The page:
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Еhe History in Brief of Indonesia

This report will be on the History in Brief of Indonesia, the Government of Indonesia, the island of Java, and the Geography of Indonesia. In early days, the region from India to Japan, including Indonesia, was known to the Europeans as the Indies. Chris Columbus was looking for a westward sea root from Europe to the Indies, when he arrived in America. During 1600s the Dutch political control began to spread Indonesia. Indonesia declared it’s independence in 1945 and fought the Dutch until 1949, when they gave up their control. At first, the Dutch allowed nationalist movement to develop.

In 1905, it had introduced councils to govern the towns and cities. By 1920, there were 32 such councils, with little electoral franchise. Other councils were also established. They included provincial councils in Java, and group communities councils outside Java. The current government of Indonesia is based on a constitution written in 1945. A president serves as the head of government. The president appoints a sheet of advisers consisting of top military leaders and civilians. In theory, the assembly is supposed to establish a general direction of the government’s policies.

A house of peoples Representatives is the nation’s parliament, however, in practice neither the assembly nor the house has real power. Instead, it is the president who makes all of the important decisions. The president is elected to a five-year term the Peoples Consultative assembly. The assembly has 1,000 members. It includes the 500 members of the people’s representatives. It also includes 500 members of regional, occupational, and other groups. All assembly members serve five-year terms. The assembly usually is only held once every five years.

The 500 members of the People’s Representatives includes 400 who are elected through a system that insures that the government’s political organization win most of the seats. Serviceman have no vote, so the remaining 100 are appointed by the president on the recommendation of the commander of the armed forces. Indonesia is divided into twenty-seven provinces. The provinces are divided into regencies and municipalities. These units are further divided into villages. Officials of all local government units except villages are appointed by central government from lists of people nominated by regional legislators.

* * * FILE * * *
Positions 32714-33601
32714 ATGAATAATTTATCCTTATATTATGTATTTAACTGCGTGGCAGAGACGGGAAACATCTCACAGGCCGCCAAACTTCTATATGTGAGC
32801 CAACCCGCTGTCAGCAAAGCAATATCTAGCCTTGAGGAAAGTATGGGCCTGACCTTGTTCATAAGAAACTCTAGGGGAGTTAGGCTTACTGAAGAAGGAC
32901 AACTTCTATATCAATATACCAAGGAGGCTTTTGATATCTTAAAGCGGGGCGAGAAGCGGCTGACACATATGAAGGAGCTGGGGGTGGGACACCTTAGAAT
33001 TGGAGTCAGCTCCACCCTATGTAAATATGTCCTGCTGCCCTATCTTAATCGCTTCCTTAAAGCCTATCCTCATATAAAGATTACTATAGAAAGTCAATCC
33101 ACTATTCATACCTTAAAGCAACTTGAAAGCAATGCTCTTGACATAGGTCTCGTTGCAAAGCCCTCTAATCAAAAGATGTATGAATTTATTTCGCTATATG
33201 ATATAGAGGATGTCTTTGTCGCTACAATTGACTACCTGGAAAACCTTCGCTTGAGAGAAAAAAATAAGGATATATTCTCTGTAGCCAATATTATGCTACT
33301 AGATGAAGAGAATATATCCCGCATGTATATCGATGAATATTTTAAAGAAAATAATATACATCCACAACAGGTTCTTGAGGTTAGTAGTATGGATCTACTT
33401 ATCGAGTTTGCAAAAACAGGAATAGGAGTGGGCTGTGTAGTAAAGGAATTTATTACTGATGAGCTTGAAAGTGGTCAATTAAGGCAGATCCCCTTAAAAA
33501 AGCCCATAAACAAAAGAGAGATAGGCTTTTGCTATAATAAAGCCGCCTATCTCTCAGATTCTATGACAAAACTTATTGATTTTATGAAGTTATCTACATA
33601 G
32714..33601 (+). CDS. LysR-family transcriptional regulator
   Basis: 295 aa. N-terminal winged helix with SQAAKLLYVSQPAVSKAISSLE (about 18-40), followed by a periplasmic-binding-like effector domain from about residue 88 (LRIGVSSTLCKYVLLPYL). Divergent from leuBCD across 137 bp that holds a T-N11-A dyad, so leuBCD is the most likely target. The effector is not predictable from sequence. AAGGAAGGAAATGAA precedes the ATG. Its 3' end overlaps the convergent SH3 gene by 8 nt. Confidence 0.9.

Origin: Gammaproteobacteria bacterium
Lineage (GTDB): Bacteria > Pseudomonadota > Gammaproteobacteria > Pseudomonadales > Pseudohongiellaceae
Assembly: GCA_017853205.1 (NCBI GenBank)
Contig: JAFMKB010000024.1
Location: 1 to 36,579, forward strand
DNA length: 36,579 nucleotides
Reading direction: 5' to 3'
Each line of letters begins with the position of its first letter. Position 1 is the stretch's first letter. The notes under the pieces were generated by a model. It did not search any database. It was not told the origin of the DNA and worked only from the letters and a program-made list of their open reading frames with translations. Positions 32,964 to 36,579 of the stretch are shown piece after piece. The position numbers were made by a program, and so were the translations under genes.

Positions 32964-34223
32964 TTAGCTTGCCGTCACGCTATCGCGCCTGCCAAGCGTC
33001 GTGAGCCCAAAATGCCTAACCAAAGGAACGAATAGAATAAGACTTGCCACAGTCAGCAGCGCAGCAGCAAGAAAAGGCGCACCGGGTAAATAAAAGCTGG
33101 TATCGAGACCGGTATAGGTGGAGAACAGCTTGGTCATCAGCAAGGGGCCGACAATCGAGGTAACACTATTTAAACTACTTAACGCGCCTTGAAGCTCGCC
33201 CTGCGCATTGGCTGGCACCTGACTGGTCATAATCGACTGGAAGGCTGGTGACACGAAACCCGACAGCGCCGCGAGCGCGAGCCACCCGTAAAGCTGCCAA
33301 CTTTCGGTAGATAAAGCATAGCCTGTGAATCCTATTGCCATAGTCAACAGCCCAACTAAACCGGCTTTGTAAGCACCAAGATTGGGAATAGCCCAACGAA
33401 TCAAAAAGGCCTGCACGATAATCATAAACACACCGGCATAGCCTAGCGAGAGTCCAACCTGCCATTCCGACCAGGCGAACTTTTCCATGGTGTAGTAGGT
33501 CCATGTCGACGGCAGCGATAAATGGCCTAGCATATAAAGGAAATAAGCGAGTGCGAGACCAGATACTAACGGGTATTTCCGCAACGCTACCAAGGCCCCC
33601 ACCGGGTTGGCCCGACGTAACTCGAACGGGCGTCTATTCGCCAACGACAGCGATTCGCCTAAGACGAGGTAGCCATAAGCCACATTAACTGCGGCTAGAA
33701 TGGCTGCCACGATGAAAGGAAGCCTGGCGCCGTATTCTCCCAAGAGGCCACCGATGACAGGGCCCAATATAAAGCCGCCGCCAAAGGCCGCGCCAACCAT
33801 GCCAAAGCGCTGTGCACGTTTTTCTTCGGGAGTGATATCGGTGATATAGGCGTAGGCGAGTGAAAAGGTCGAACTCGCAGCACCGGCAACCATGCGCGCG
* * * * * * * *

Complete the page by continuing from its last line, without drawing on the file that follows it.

Indonesian villages elect their own village officials to provide local government. Java lies between Sumatra (to the west), and Bali (to the east). To the north is the Java Sea. To the south is the Indian Ocean, which Indonesians call the Indonesian Ocean. The greatest distance from North Java to South Java is two hundred kilometers. From East Java to West Java is over one thousand kilometers. The island of Java has five administrative units: the special territory of Jakarta Raya, Java Barat , Jawa Barat, Jawa Tengah, the special territory of Yogjakarta, and Jawa Timur.

Chains of volcanic mountains run along the island from west to east. These mountains are apart of a fold in the earth’s crust which extends from Southeast Asian mainland through Sumatra and Java to the lesser Sundra Islands. Java itself has 112 peaks. The volcanic soil is extremely fertile and this are supports a large population. Tangkuban Prahu in West Java is a live volcanoe that attracts many tourists. A similar mountain in the Sunda Straights, Krakatoua, is famous for its eruption in 1883. The whole northern portion of the peak was blown away.

The explosion was heard over 700 kilometers away. The resulting sea waves caused over thirty six thousand Indonesian deaths in the low lying of West and South Jakarta. Indonesia is a country in Southeast Asia that consists of more than 13,600 islands. The islands lie along the equator, and extend more than 5,000 kilometers. Many of the islands cover only a few square kilometers but about half of New Guinea (an area called Irian Jaya), and three fourths of Borneo (Kalimantan), also belong to Indonesia. New Guinea and Borneo are the second and third largest islands in the world after Greenland.

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